Well! The book came out last Thursday. WHOOPIE!!!!! I brought an armload of brownies and cookies in to work to give out. No, I didn't bake, but rather bought from the new bakery in town that everyone was raving about.

Don't know why. The brownies were flat and ICED (imho a sure sign of trying to cover up an unacceptable recipe), the oatmeal cookies had ground-up raisins in them (ah hates cooked dried fruit), and I was afraid to touch the chocolate chip cookies for fear of my Weight Watchers points going off the scale. But everyone said they really liked the stuff. Some said they'll buy the book. We'll see.

My sister finally chimed in a few days later and said she'd get the book and that my nephew and his friend were looking forward to getting it, too. Then I realized that there'd be just one copy shared between the three of them. Arrrgh.

Cerridwen had me going there for a while. They took the book off their site completely for the week before publication--what's up with that?--and the morning it was due out there was still nothing. Until 9 AM. Then it suddenly appeared and the angels sang! AHHHHHHHH!!!

So now what? I have mountains of material about how to publicize a book. Most of it deals with blogging and Facebook and guest-blogging (making sure often to refer to your book and/or the characters in it) and video making. I never could get anyone to pose for me for a whole three minutes so I could have some good visuals for a book video. Heck, I was even paying good money!

But a mountain of "to do" things and I don't get along. I freeze up. I sit paralyzed. I need to make lists and prioritize them, just like my heroine, Lina, does in my new fantasy adventure romance just out from Cerridwen Press, Touch of Danger. With everything to be done I've finally come to the conclusion that I need to make lists of lists: categorize different options, prioritize them, and then take each one step by step.


So what's first? What would you do? I'm a guest on a Listmom next week (the same day as my root canal), so we can check that off. But how many people will see that?

What I'd like to do is blast the fact that I have a book out across the DC Comics message boards. But that would probably get me banned for life.

Hm. Would it be worth it? How long would it take the mods to swoop down and eradicate my posts? Hmmmmmmmm...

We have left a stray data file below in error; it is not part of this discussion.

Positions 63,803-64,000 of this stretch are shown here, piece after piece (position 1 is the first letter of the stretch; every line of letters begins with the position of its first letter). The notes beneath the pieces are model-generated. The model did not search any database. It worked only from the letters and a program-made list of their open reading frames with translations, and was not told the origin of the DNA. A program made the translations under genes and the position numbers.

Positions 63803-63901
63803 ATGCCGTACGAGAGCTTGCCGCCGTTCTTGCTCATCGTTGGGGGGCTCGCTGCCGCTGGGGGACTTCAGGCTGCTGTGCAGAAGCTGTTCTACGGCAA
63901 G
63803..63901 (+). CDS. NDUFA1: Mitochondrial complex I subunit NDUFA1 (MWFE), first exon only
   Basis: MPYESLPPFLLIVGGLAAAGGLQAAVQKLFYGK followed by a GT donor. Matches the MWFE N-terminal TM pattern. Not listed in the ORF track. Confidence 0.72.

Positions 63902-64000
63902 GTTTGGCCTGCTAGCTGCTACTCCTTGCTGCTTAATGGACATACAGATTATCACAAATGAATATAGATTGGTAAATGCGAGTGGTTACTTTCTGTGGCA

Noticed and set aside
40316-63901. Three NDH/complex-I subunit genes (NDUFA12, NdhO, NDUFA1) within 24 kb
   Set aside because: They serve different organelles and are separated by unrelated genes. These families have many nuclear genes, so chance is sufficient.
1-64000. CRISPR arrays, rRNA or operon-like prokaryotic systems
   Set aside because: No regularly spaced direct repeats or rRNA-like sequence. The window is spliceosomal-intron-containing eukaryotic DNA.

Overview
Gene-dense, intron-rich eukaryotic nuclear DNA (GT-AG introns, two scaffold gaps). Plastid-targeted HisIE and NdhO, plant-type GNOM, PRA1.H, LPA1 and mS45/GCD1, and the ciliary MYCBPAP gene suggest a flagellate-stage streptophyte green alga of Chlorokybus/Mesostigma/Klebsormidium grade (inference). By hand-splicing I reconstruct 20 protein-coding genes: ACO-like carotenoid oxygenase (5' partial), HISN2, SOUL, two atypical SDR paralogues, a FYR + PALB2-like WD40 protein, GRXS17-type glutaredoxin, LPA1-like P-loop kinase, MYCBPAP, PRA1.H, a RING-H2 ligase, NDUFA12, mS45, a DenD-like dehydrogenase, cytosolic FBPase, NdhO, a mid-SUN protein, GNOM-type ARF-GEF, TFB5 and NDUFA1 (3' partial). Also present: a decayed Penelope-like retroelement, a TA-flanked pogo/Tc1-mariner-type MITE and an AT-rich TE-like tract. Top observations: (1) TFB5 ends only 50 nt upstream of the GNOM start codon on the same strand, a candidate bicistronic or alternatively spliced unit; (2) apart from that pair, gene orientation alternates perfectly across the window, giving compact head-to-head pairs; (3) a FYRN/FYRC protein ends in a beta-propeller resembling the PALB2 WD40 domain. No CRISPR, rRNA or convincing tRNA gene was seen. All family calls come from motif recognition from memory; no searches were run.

Press releases will be an A goal. Get one written; get them out.

Check into Facebook ads. Apparently no one's doing 'em yet in the Cerridwen community, so I'd be an experiment. Well, someone's got to go first.

Any other ideas for right-away publicity? Say, have you bought your copy yet?

And oh yeah, I'll have to finalize things for that contest. Think I'll go with the adult DVD idea. High perceived value and all that...

Tuesday, May 5, 2009

Contest! Contest? Uh...

Okay, we're getting down to the wire now. Time to seriously start thinking about publicity. Touch of Danger comes out in two days from Cerridwen. ( ) And yet... It's an ebook. It'll be around for a while, so maybe I can take this slowly and learn good lessons along the way.

I'm going to be a guest on a Momlist, or is that Mom List, or momlist? Anyway, it'll be the 20th on the Cerridwen readers loop. Why yes, that's the same day as I'll be having a root canal, thanks for asking.

I've been researching Mom lists (or whatever) and what people do on their days, and it seems Mom always has a contest going. Lots of writers have that. It's a way to gather viewers to their site as well as collect names so that you can email them info about future books when that arrives.

Gathering names is important. Sabrina Jeffries has often told our group that the way she became a NYT best-selling author (other than by writing darned fine books) was that she mailed/emailed her lists a week before her release date. It's the first week or so that's the most critical as far as best-seller lists are concerned. They get their figures from sales done in a week, which is why the Bible (to use an example) never shows up on 'em. The Bible sells more overall, but does brisk sales consistently over a much longer period. You've got to move in fast and get the bulk of your sales within a very short period for the lists to notice you.

The way you get enough names to mail so that you can get on a best-seller list is by slowly gathering them book by book.

So. Contests. I'm posting this here in hopes that people will tell me what kind of prize I should offer. Keep in mind that this is an ebook, so the number of people buying it will be (choke) significantly less than if it was a printed book. (But it WILL be eventually, if enough people buy the ebook!) Also keep in mind that I've already paid out a chunk for this book in order to get the rights to use a few lines from a Billy Joel song. (I just couldn't live without that song being in the text. It's the big seduction scene!) So $$ are limited.

ANYway, I was considering prize options. Lots of people give out copies of their backlist or ARCs of the current book. Don't have any of those. Some people give out gift cards to, say Starbucks. I assume I can't give out a gift card to Barnes & Noble or suchlike since they're a competitor for Cerridwen, sorta, though if and when the book comes out in print they should be a source for it.